Impacts of emissions policies on future UK mortality burdens associated with air pollution

Helen L. Macintyre*, Christina Mitsakou, Massimo Vieno, Mathew R. Heal, Clare Heaviside, Karen S. Exley

*Corresponding author for this work

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Abstract

Air pollution is the greatest environmental risk to public health. Future air pollution concentrations are primarily determined by precursor emissions, which are driven by environmental policies relating to climate and air pollution. Detailed health impact assessments (HIA) are necessary to provide quantitative estimates of the impacts of future air pollution to support decision-makers developing environmental policy and targets. In this study we use high spatial resolution atmospheric chemistry modelling to simulate future air pollution concentrations across the UK for 2030, 2040 and 2050 based on current UK and European policy projections. We combine UK regional population-weighted concentrations with the latest epidemiological relationships to quantify mortality associated with changes in PM2.5 and NO2 air pollution. Our HIA suggests that by 2050, population-weighted exposure to PM2.5 will reduce by 28% to 36%, and for NO2 by 35% to 49%, depending on region. The HIA shows that for present day (2018), annual mortality attributable to the effects of long-term exposure to PM2.5 and NO2 is in the range 26,287 – 42,442, and that mortality burdens in future will be substantially reduced, being lower by 31%, 35%, and 37% in 2030, 2040 and 2050 respectively (relative to 2018) assuming no population changes. Including population projections (increases in all regions for 30+ years age group) slightly offsets these health benefits, resulting in reductions of 25%, 27%, and 26% in mortality burdens for 2030, 2040, 2050 respectively. Significant reductions in future mortality burdens are estimated and, importantly for public health, the majority of benefits are achieved early on in the future timeline simulated, though further efforts are likely needed to reduce impacts of air pollution to health.

Original languageEnglish
Article number107862
JournalEnvironment International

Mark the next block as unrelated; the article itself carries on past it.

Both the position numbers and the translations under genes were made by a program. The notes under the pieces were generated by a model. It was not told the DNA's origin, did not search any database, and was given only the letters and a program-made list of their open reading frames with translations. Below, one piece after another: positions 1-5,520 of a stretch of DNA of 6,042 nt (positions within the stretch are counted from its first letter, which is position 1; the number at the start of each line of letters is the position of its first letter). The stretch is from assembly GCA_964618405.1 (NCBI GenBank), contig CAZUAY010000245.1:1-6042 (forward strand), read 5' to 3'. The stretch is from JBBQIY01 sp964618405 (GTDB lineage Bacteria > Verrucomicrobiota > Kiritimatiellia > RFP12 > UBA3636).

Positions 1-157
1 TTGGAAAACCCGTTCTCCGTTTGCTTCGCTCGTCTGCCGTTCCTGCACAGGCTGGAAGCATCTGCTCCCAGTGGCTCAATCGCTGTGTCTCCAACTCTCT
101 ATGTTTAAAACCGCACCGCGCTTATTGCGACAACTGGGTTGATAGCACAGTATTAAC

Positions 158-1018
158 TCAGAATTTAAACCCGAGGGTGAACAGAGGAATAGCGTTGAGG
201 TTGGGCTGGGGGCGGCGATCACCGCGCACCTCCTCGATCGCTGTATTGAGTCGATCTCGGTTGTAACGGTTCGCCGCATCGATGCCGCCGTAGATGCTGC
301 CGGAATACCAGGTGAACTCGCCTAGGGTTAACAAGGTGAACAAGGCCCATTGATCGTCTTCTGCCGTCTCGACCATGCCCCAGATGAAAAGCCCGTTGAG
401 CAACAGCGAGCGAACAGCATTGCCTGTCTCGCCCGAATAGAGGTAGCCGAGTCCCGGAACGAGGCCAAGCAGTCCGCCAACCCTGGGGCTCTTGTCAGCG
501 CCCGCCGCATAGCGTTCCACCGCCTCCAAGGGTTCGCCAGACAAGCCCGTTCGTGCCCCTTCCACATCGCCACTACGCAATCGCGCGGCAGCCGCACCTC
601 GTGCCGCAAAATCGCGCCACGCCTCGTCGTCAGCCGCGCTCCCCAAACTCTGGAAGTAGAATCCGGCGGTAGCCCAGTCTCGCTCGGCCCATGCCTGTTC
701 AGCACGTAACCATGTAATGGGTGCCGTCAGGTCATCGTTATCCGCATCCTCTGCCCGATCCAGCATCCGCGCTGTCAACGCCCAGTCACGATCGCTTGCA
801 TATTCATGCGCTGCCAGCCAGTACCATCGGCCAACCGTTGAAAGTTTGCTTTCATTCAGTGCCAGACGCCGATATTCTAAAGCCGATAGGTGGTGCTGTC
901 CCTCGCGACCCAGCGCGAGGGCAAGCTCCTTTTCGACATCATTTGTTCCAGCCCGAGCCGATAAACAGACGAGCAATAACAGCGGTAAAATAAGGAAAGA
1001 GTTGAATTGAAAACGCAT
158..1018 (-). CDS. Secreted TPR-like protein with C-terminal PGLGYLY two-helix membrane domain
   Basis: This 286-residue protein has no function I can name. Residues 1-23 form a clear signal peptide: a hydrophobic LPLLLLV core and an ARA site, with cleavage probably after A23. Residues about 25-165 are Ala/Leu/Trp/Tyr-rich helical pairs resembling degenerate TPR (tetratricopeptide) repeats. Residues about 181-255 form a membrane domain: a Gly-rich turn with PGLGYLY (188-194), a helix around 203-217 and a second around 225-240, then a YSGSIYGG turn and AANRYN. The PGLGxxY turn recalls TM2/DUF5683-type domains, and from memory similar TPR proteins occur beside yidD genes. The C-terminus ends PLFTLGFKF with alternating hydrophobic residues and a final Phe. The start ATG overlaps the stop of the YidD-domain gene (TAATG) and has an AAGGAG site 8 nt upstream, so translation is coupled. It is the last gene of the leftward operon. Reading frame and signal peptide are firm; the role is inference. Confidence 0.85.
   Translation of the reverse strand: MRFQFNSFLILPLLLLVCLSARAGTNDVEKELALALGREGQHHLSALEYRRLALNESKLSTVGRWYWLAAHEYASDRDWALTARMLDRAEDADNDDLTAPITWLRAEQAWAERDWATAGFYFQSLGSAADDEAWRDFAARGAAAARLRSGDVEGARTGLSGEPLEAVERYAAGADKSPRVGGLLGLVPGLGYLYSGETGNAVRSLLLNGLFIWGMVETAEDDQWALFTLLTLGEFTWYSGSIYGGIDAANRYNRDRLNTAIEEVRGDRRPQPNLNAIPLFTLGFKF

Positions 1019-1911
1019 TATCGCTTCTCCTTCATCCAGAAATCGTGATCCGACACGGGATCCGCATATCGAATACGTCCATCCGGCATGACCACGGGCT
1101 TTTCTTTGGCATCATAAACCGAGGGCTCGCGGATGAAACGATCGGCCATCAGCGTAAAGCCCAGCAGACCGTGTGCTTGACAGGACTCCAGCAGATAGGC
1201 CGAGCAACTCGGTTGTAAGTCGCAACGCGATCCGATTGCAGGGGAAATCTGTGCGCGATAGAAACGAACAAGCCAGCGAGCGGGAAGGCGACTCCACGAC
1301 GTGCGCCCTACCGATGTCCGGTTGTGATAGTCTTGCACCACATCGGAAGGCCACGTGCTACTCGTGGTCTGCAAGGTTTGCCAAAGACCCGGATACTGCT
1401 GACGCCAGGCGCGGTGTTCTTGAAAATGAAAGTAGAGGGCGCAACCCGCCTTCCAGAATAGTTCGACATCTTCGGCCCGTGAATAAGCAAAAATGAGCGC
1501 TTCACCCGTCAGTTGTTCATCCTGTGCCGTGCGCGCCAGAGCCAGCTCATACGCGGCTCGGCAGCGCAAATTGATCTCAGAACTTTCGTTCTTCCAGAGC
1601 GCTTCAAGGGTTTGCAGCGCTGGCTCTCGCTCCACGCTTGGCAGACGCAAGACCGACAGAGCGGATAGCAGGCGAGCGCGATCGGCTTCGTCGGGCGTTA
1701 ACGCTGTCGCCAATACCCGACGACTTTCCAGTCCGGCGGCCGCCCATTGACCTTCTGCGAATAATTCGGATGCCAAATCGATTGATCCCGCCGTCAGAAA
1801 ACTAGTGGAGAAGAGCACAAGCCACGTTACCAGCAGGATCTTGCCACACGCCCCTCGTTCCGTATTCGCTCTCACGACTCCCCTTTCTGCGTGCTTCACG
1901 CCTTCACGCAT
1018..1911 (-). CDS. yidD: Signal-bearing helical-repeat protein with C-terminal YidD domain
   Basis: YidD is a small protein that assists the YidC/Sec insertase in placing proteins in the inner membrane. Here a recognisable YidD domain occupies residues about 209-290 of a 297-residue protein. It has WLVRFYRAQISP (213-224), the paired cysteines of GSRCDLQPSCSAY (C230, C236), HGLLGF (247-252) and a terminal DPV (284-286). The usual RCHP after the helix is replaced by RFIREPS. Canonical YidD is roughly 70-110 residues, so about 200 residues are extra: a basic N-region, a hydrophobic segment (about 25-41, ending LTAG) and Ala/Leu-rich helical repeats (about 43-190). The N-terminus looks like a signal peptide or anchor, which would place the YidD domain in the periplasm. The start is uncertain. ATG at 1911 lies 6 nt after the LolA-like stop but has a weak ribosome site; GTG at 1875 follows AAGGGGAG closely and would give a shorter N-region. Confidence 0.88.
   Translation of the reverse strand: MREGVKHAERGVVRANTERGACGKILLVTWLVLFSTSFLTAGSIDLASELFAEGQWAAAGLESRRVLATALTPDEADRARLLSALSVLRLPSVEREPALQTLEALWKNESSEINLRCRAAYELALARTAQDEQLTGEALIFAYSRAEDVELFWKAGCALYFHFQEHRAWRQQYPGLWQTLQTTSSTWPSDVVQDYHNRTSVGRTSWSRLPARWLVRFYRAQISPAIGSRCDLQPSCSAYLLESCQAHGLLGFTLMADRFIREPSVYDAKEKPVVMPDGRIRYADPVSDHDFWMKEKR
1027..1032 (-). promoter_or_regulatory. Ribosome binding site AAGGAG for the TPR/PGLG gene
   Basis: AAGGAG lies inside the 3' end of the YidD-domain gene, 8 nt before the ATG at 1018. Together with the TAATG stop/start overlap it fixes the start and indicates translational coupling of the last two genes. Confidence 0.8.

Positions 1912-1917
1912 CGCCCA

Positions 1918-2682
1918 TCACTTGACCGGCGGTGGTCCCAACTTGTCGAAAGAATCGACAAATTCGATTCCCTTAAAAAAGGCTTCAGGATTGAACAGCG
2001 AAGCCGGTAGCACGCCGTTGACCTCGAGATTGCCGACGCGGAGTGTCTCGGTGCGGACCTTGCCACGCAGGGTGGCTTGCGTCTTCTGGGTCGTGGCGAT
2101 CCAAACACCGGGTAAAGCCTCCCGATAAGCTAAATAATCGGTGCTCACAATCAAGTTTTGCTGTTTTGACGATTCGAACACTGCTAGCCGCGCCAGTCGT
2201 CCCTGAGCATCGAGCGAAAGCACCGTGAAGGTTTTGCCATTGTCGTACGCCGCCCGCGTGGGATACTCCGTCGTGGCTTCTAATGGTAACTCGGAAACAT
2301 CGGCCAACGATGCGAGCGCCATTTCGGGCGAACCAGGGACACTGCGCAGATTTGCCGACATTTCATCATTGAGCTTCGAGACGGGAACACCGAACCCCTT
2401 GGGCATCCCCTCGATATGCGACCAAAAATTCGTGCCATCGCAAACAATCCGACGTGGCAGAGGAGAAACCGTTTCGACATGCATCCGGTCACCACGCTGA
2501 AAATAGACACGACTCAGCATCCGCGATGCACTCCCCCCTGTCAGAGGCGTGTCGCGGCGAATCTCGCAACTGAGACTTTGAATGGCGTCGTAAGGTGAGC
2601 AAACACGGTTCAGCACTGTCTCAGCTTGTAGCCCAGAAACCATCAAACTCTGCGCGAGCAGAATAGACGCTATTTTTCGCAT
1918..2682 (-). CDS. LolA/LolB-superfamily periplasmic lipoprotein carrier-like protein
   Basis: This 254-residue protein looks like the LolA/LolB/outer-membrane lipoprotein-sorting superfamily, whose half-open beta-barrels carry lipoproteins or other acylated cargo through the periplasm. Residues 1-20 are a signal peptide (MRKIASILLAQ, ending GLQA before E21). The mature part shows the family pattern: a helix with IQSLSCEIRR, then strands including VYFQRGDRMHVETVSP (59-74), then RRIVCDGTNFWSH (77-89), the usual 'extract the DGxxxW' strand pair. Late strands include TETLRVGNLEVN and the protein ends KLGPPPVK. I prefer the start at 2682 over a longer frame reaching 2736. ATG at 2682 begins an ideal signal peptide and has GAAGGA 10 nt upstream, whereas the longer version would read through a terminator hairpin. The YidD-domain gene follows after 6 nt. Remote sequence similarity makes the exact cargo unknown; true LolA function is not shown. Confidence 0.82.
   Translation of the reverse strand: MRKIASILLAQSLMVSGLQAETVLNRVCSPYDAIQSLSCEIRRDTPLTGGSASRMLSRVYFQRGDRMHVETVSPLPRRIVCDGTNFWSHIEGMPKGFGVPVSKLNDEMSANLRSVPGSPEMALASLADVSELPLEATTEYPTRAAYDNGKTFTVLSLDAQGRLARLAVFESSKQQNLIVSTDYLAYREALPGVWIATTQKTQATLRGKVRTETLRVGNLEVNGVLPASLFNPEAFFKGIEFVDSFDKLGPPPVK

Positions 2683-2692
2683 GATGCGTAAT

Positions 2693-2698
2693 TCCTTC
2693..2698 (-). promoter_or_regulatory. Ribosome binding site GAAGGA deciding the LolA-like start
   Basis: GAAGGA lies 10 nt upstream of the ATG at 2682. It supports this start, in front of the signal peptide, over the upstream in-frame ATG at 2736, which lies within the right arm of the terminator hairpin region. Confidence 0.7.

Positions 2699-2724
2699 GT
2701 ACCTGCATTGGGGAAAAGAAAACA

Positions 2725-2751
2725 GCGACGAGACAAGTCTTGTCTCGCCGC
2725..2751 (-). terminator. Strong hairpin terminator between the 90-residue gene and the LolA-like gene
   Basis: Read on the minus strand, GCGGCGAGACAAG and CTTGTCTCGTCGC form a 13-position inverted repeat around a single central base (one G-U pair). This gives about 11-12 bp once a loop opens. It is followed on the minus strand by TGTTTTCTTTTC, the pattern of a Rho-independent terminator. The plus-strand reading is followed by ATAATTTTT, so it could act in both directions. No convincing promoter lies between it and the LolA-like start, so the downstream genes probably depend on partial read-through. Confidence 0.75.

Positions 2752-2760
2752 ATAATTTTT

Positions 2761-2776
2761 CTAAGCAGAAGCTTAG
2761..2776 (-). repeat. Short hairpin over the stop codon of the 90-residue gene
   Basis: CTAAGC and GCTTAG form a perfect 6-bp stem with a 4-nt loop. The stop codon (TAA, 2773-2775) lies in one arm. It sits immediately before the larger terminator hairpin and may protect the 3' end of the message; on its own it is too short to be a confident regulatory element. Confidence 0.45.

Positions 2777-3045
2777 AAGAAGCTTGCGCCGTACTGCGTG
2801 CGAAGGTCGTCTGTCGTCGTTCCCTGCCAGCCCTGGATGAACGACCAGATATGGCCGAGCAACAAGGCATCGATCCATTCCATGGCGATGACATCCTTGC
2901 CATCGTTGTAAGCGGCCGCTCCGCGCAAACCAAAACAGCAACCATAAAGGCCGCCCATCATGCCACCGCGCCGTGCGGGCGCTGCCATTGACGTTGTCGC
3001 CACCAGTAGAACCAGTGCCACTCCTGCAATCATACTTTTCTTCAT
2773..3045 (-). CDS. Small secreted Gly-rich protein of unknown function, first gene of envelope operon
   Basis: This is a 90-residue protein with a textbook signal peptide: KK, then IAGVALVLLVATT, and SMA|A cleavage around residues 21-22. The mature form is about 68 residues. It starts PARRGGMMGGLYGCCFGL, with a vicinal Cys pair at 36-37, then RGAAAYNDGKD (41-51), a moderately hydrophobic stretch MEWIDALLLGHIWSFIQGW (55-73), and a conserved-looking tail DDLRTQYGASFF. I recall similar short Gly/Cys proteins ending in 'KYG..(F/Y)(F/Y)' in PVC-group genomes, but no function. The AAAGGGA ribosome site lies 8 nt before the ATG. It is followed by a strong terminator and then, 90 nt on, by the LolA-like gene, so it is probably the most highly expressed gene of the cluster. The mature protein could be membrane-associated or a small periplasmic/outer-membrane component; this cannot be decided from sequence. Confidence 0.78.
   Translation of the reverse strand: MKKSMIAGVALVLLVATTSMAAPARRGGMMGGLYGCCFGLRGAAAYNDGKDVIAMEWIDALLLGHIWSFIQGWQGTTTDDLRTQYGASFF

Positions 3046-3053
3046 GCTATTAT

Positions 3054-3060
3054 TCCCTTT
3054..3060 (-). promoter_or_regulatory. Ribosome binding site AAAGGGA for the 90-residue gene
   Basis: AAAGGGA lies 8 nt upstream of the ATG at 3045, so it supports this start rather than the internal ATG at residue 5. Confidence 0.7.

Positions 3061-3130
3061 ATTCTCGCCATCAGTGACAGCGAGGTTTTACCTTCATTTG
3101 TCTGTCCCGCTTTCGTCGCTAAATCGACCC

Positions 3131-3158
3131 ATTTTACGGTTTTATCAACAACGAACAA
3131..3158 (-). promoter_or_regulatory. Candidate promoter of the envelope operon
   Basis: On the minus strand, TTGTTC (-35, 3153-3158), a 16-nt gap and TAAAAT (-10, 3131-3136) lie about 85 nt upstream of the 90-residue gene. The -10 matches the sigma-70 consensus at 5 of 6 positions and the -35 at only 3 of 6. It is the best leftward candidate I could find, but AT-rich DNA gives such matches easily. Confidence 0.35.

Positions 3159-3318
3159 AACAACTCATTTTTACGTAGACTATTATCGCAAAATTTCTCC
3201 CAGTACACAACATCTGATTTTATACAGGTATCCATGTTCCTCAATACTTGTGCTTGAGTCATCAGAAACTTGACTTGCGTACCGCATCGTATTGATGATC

Volume174
Early online date13 Mar 2023
DOIs
Publication statusPublished - Apr 2023

Bibliographical note

Funding Information: This research was partly funded by the National Institute for Health Research (NIHR) Health Protection Research Unit (HPRU) in Environmental Change (NIHR200909), a partnership between the UK Health Security Agency and the London School of Hygiene and Tropical Medicine, University College London, and the Met Office, and the HPRU in Environmental Exposures and health, a partnership between the UK Health Security Agency and the University of Leicester. The views expressed are those of the authors and not necessarily those of the NIHR, the UK Health Security Agency, or the Department of Health and Social Care. We acknowledge health data from ONS, NRScotland, and NISRA, population data from the National Population Database, and UK Centre for Ecology & Hydrology. The work of the UK Centre for Ecology & Hydrology was supported through funding from the Department for Environment, Food and Rural Affairs under the contract “Research & Development Support for National Air Pollution Control Strategies (ECM: 62041) 2021 to 2024” and builds upon research supported by the Natural Environment Research Council award number NE/R016429/1 as part of the UK-SCAPE programme delivering National Capability. CH is supported by a NERC fellowship (NE/R01440X/1) and acknowledges funding for the HEROIC project (216035/Z/19/Z) from the Wellcome Trust.

Open Access: This is an open access article under the CC BY-NC-ND license (http://creativecommons.org/licenses/by-nc-nd/4.0/).

Publisher Copyright: © 2023 The Author(s). Published by Elsevier Ltd.

Citation: Helen L. Macintyre, Christina Mitsakou, Massimo Vieno, Mathew R. Heal, Clare Heaviside, Karen S. Exley, Impacts of emissions policies on future UK mortality burdens associated with air pollution, Environment International, Volume 174, 2023, 107862, ISSN 0160-4120, https://doi.org/10.1016/j.envint.2023.107862.
(https://www.sciencedirect.com/science/article/pii/S0160412023001356)

DOI: https://doi.org/10.1016/j.envint.2023.107862

Keywords

  • Air quality
  • Emissions
  • Health impact assessment
  • Mortality
  • NO
  • PM

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